November 4th, 2015
Work on hard, boring problems
At mPath, we are building an enterprise platform from scratch while solving a very real, and utterly fascinating problem. But as we’ve worked to build our team, I’ve found that most designers aren’t interested in enterprise software, and instead are drawn to the sexy, “safer” problems. The problems they want to solve are those that they might have in their lives — getting dates, finding coffee, sharing photos, discovering cool gadgets, organizing their life and optimizing social connections.
A friend and I were debating why designers have a tendency to shy away from the “boring” industries — areas like enterprise software, energy, finance, healthcare and machine automation. The discussion drifted to the Dribbblization of design — where the emphasis is primarily on flashy animation, beautiful interactions, bright gradients and flat™ design.
I get the allure. And in the past I’d fallen into the same trap.
It’s the obvious, “easy to spot” design.
It’s design that non-designers think of as design — a coat of paint, right there on the surface. It’s sexy — and it might get you a lot of likes and name recognition. But chasing the glamorous stuff is a missed opportunity.
That is, the opportunity to make a real difference — and to become a better, more sophisticated designer.
The vast majority of the industries in this world aren’t very glamorous. In fact, on the surface, most of them are downright boring. But inside these boring industries are hard, fascinating problems. Problems that cause real people real pain every day. Problems that cost millions of dollars every year.
Problems that caused a child to die, because seasoned nurses couldn’t figure out the software.
Change the world (for reals)
Many of these problems can be solved by better user research and design. If you want to change lives — “change the world” — work where you can make a real impact. By choosing to solve the really complex, seemingly insurmountable problems, you’ll grow more as designer and develop an incredibly fulfilling career. The work is never boring, because many of the problems you’ll encounter are at the very least, nebulous — and often, unexplored. And once you’ve done the research, solved these problems and seen your work in use — there’s nothing more satisfying than experiencing your customers’ joy. They’re happy – because you just eliminated two hours of daily, repetitive work for them. They can go home earlier, and get a pay raise for increasing efficiency.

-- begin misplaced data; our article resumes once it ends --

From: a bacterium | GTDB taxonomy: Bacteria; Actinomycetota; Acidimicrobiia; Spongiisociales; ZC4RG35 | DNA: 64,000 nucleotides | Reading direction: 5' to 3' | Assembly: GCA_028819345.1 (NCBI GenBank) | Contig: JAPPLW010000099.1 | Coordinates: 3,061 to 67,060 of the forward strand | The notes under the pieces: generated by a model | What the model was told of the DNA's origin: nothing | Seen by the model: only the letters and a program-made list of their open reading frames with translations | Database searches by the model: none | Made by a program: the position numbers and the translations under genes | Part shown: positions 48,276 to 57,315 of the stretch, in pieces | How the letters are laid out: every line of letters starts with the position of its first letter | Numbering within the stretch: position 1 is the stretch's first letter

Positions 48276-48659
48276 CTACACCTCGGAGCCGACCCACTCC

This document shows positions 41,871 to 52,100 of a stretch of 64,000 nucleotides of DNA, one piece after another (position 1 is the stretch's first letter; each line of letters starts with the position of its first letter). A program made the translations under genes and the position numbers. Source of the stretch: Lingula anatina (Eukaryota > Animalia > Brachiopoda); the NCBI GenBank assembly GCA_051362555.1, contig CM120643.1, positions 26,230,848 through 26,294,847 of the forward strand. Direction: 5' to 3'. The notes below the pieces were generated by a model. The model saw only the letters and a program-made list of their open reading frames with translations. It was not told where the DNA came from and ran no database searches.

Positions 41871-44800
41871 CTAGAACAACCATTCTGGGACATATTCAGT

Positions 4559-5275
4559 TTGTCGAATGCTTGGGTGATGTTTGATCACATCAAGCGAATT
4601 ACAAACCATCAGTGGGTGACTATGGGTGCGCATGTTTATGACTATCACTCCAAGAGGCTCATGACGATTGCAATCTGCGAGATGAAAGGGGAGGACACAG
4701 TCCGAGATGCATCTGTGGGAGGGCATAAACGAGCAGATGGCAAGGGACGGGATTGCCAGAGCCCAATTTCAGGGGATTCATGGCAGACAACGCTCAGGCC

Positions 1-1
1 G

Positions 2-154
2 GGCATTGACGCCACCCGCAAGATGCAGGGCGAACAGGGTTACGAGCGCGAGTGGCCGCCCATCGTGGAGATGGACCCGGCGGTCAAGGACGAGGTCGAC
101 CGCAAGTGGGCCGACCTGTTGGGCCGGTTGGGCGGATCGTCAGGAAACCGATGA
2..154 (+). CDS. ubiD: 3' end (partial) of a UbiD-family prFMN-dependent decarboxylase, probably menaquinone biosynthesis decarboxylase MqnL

On the other hand, if you join an already glamorous company, other designers has already been there and done that. You’re riding their coat tails. Sure, you’ll get some nice portfolio pieces out of it. But you won’t get any of the credit. It’ll be great that you made it even easier to share a photo, for instance. But it’s a completely different thing to transform the way people work, or the way healthcare is delivered.
And that’s the fulfilling thing about boring, hard problems – You not only get to make a product that fulfills the full potential and capabilities of modern software, but you’ll also increase ROI, make real differences in peoples’ lives and always have a challenging problem to solve.